WeatherWatcher: Happy Winter Solstice - winter officially starts

Wednesday, December 21, 2011

Happy winter Solstice! Winter officially started at Wednesday December 21, 2011 at 9:31 PM. December 22nd 2011 is the first full day of winter. December 22, 2011 with Sunrise: 7:55AM, and Sunset: 4:18PM, is the shortest day of the year.

ENSO status: La Niña Advisory

  • Winter outlook: Colder and Wetter than average.
  • January may spend most of the time under a brutal cold snap.
  • Winter weather tips/prepare for the worst, there's a good chance it will be harsh.

Current ENSO status as of December 8th, 2011 is La Niña Advisory
During November 2011, a weak to moderate La Niña has been present, as observed from ocean sea surface temperatures in the eastern and central equatorial Pacific Ocean and the overall convention patterns over the equatorial Pacific Ocean. A weak to moderate La Niña is expected to continue for the rest of the 2011-2012 winter season. In general, continued colder than normal weather, and soon to be wetter than normal as well until March 2012.

What does this mean for Shoreline and Lake Forest Park?
I hope everyone enjoyed our impressive and unusual dry spell for December 2011, this is going down as one of the driest Decembers on record. We are much colder than our average temperatures for this time of year, December has averaged almost 5°F colder than normal. However, this is not the pattern that will continue into January and February 2012. 

We will maintain the colder than normal weather, but we will add storms to it as well bringing higher than normal precipitation. I use the word precipitation instead of rain, because a good portion of it could fall in the form of snow.

January - the near long range
Some indications are now hinting at a significant and lasting snow/Arctic event for us around or after January 5, 2012. This could last up to a whole month from what some of the long range models and meteorologists are predicting.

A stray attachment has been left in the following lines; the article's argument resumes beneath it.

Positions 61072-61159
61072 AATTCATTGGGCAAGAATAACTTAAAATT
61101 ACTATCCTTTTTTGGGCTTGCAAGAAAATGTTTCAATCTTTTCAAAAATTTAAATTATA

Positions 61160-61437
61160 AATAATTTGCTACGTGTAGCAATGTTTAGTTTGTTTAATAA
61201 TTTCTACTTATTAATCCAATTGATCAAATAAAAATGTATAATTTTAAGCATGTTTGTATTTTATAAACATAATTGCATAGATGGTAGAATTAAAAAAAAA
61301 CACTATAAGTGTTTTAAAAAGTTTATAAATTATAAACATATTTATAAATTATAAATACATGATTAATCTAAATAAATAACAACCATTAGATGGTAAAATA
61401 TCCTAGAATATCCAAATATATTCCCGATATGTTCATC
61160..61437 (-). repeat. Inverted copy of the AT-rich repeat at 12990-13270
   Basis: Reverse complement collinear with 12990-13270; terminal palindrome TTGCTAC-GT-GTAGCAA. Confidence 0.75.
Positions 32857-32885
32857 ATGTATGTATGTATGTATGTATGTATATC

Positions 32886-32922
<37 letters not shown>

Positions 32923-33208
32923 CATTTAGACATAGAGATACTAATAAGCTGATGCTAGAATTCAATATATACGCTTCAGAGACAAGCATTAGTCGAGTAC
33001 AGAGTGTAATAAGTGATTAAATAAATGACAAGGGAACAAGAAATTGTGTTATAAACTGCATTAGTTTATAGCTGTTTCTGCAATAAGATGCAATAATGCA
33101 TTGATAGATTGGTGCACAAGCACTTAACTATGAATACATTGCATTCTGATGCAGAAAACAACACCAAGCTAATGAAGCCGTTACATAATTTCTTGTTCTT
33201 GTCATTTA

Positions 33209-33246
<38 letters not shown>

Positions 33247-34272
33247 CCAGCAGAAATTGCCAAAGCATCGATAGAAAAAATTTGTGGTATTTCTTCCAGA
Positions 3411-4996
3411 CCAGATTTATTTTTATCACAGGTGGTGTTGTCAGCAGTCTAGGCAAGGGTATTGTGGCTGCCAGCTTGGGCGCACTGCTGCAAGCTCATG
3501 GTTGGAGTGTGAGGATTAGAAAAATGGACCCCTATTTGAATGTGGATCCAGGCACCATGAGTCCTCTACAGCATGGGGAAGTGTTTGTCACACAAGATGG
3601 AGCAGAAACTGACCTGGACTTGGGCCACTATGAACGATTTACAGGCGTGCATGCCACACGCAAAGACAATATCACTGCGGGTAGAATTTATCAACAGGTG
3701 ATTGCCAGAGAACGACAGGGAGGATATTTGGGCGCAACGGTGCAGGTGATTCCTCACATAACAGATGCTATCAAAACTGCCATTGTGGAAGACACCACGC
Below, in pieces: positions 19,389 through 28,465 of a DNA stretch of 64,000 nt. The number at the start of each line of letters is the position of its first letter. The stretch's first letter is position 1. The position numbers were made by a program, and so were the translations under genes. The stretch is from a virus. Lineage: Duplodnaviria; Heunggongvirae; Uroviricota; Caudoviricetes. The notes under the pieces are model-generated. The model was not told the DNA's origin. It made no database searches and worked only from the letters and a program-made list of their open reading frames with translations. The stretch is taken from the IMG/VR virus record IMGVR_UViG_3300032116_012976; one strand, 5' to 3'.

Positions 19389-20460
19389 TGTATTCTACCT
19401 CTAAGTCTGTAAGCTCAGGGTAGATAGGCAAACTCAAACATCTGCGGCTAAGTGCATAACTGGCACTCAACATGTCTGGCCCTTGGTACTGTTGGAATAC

Here's how it's expected to play out. Starting on Christmas Day, (December 25th) the storm track is going to strengthen and flow right into Western Washington, bringing us a series of storms. From Christmas Day beyond New Years Day and into January 5th or 6th we may have several wind events. 

Strong Pacific storms are expected to blow through one after another with rain and wind at times. Meanwhile a strong, brutal, cold air mass is looking to develop over British Columbia. After January 6th or so, the Pacific storm track is going to nudge a little further south of Washington. As lows pass by to the south, they will pull the cold air down into Western Washington. This could result in a significant snow event and brutal cold. The good news is, it will probably be our only Arctic outbreak this winter.

Carl's Winter preparation tips

  • Make sure all outdoor water fixtures are correctly insulated.
  • Have flashlights in places you can find in the dark, with spare batteries. It's a good idea to keep a working flashlight in every room.
  • Have a means of cooking food without electricity on hand, such as a camping stove.
  • Keep enough bottled water on hand to last at least 3 days for you and your family, including your pets.
  • Never operate any camping stove, gas heaters, generators, or any other CO and CO2 emitting devices that run on fuels inside a house, shed, or garage. CO gas is odorless, and colorless and can kill. Most deaths during power outages are caused by CO poisoning.
  • And finally, check out Take Winter By Storm for winter weather preparedness tips and resources for Western Washington.
Carl's Shoreline Weather Station
Twitter: SWeatherWatcher


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